FROM Lacey Schwartz
Rachel Dolezal and Racial Identity The parents of Rachel Dolezal appeared on the Today Show this morning to talk about their daughter. Dolezal is a white woman who over the years began presenting herself as African-American. She was a student at the historically black college Howard in Washington, D.C.; she got her M.A. and now teaches in the Africana Studies Program at Eastern Washington University; and she headed the NAACP’s Spokane office until resigning today. She also lied about having black family members. There seem to be no shortage of lies or half-truths Dolezal has claimed about her personal history. At its core it is a story about a woman whose identity, either consciously or unconsciously, was malleable to the point that she completely assumed a new race and disowned her white family. How unusual is her story, and what bigger questions does it point to in terms of how we create racial identities in this country?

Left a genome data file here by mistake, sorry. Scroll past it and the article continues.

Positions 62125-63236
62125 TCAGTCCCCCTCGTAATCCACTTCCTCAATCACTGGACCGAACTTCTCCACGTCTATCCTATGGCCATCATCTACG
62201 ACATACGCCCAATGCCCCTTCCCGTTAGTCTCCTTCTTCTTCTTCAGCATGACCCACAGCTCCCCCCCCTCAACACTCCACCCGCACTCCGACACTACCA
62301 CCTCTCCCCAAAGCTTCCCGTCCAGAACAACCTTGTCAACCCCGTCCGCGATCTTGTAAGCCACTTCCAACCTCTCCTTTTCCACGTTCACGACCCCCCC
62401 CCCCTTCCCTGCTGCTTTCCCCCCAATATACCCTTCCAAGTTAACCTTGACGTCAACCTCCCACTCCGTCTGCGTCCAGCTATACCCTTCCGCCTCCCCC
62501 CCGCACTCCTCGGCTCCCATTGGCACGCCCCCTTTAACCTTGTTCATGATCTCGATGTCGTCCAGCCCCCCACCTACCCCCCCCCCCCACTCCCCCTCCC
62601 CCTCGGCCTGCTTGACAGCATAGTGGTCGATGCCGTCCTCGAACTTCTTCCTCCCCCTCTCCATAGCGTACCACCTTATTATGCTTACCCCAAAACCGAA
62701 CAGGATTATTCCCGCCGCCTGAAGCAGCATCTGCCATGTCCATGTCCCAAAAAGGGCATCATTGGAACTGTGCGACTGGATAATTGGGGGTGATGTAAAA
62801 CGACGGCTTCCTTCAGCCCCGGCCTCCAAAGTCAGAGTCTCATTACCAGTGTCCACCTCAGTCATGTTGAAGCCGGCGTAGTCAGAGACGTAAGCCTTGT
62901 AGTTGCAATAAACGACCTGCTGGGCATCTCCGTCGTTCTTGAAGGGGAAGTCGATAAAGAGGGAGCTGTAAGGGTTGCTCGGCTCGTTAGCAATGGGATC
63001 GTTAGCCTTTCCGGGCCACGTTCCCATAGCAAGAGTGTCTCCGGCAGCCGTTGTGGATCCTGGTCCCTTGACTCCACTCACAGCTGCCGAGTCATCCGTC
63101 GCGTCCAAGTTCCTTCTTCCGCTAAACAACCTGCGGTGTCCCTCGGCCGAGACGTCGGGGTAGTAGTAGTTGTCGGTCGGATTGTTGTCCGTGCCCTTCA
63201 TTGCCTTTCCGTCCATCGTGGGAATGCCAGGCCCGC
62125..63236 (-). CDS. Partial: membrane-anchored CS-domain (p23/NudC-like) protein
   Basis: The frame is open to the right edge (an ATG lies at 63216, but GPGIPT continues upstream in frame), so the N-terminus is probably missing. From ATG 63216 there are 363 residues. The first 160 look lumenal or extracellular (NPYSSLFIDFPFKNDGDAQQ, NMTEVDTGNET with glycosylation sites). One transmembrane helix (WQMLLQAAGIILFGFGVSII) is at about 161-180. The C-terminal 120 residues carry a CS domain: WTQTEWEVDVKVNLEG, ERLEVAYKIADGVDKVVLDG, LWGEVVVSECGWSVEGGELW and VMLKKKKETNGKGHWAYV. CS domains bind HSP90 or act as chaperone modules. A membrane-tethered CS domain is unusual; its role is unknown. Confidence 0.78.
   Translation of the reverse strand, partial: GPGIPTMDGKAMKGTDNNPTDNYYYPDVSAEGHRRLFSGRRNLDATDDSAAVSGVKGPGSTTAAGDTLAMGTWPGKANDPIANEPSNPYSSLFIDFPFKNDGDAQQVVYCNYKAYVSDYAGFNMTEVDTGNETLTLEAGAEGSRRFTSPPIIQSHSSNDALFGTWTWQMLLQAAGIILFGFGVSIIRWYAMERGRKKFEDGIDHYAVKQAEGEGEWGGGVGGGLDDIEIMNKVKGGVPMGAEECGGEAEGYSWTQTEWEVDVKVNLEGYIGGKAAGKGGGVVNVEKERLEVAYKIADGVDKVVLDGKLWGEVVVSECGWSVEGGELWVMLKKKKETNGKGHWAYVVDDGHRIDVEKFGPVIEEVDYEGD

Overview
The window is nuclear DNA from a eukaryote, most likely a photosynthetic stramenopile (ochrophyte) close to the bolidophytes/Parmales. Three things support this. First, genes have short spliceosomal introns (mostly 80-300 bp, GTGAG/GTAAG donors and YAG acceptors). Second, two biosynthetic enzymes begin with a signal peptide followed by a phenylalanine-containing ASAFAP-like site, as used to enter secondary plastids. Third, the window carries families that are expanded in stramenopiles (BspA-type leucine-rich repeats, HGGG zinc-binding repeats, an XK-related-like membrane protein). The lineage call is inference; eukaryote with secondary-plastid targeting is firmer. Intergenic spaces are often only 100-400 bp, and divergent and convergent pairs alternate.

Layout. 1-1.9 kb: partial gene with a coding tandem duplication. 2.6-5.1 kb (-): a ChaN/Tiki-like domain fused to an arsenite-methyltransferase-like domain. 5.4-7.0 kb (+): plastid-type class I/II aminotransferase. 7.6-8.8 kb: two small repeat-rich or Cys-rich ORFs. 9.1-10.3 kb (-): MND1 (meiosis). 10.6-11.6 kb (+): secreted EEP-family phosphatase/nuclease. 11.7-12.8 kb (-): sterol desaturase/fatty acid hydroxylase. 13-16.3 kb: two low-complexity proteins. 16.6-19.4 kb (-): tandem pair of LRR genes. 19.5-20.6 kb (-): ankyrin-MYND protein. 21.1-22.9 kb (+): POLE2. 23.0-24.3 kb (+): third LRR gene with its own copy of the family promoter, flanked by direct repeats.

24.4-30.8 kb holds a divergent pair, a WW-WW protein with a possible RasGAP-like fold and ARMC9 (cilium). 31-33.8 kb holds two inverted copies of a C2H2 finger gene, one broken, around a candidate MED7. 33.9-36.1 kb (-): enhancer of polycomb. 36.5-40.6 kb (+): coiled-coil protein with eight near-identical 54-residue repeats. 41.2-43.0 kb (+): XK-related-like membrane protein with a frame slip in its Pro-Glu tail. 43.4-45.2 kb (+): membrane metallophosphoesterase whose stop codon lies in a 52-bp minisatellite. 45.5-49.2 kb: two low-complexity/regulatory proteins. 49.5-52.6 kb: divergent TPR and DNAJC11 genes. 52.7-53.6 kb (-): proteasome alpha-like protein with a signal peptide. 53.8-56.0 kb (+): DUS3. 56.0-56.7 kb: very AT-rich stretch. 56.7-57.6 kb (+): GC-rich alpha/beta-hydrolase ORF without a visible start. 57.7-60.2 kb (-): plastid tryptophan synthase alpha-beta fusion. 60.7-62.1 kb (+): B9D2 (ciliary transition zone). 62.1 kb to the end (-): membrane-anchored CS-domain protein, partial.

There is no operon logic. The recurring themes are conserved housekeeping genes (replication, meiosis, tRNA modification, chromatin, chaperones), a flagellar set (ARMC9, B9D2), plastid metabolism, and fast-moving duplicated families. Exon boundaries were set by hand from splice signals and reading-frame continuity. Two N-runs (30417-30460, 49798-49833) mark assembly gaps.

Little White Lie Lacey Schwartz's new documentary, "Little White Lie" examines what happens when you've identified as white your whole life only to find out as a teenager that you're actually black. That happened to Schwartz, who grew up in Woodstock, New York. Her parents are white, but she has darker skin and tight, curly black hair. She eventually embarked on a journey to find out the truth about her own ethnicity.
Morgan Parker: There Are More Beautiful Things than Beyoncé Morgan Parker says that the poems in her book There Are Things More Beautiful than Beyoncé take a stand against the clichés of the dominant culture.
Terrorism in London: Lessons for the US This weekend’s terrorist attack in London left seven people dead and almost 50 injured. London police fatally shot the attackers, and ISIS claimed responsibility.
George Saunders: Lincoln in the Bardo (Part I) Lincoln in the Bardo dramatizes a grieving President Lincoln as he visits the grave of his beloved son Willie, who died at age eleven. In the novel, the buried dead believe they're not dead -- "they're sick and refer to their coffins as "sick boxes."